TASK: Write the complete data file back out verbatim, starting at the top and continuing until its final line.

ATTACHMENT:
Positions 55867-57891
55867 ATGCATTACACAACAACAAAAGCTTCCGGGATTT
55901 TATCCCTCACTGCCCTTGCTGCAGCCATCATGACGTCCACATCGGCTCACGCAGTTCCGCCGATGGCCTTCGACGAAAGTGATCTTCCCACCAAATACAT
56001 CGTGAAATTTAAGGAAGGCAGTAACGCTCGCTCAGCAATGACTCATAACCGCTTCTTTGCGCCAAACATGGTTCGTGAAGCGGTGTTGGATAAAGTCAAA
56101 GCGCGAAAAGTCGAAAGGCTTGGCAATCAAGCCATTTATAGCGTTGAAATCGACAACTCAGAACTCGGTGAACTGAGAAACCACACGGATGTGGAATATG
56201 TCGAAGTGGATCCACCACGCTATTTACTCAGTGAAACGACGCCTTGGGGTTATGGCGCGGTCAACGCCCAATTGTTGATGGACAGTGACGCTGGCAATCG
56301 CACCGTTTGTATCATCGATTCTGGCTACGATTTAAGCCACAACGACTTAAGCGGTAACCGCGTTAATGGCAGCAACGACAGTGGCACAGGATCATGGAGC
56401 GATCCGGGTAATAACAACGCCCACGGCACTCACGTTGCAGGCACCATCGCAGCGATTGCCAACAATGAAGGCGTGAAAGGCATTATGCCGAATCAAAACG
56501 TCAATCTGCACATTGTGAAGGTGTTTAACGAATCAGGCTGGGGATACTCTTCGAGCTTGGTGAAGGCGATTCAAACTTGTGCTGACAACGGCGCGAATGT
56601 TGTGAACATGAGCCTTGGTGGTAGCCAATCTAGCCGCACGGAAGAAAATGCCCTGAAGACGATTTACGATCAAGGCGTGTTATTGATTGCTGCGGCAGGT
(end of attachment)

Positions 55867-57891
55867 ATGCATTACACAACAACAAAAGCTTCCGGGATTT
55901 TATCCCTCACTGCCCTTGCTGCAGCCATCATGACGTCCACATCGGCTCACGCAGTTCCGCCGATGGCCTTCGACGAAAGTGATCTTCCCACCAAATACAT
56001 CGTGAAATTTAAGGAAGGCAGTAACGCTCGCTCAGCAATGACTCATAACCGCTTCTTTGCGCCAAACATGGTTCGTGAAGCGGTGTTGGATAAAGTCAAA
56101 GCGCGAAAAGTCGAAAGGCTTGGCAATCAAGCCATTTATAGCGTTGAAATCGACAACTCAGAACTCGGTGAACTGAGAAACCACACGGATGTGGAATATG
56201 TCGAAGTGGATCCACCACGCTATTTACTCAGTGAAACGACGCCTTGGGGTTATGGCGCGGTCAACGCCCAATTGTTGATGGACAGTGACGCTGGCAATCG
56301 CACCGTTTGTATCATCGATTCTGGCTACGATTTAAGCCACAACGACTTAAGCGGTAACCGCGTTAATGGCAGCAACGACAGTGGCACAGGATCATGGAGC
56401 GATCCGGGTAATAACAACGCCCACGGCACTCACGTTGCAGGCACCATCGCAGCGATTGCCAACAATGAAGGCGTGAAAGGCATTATGCCGAATCAAAACG
56501 TCAATCTGCACATTGTGAAGGTGTTTAACGAATCAGGCTGGGGATACTCTTCGAGCTTGGTGAAGGCGATTCAAACTTGTGCTGACAACGGCGCGAATGT
56601 TGTGAACATGAGCCTTGGTGGTAGCCAATCTAGCCGCACGGAAGAAAATGCCCTGAAGACGATTTACGATCAAGGCGTGTTATTGATTGCTGCGGCAGGT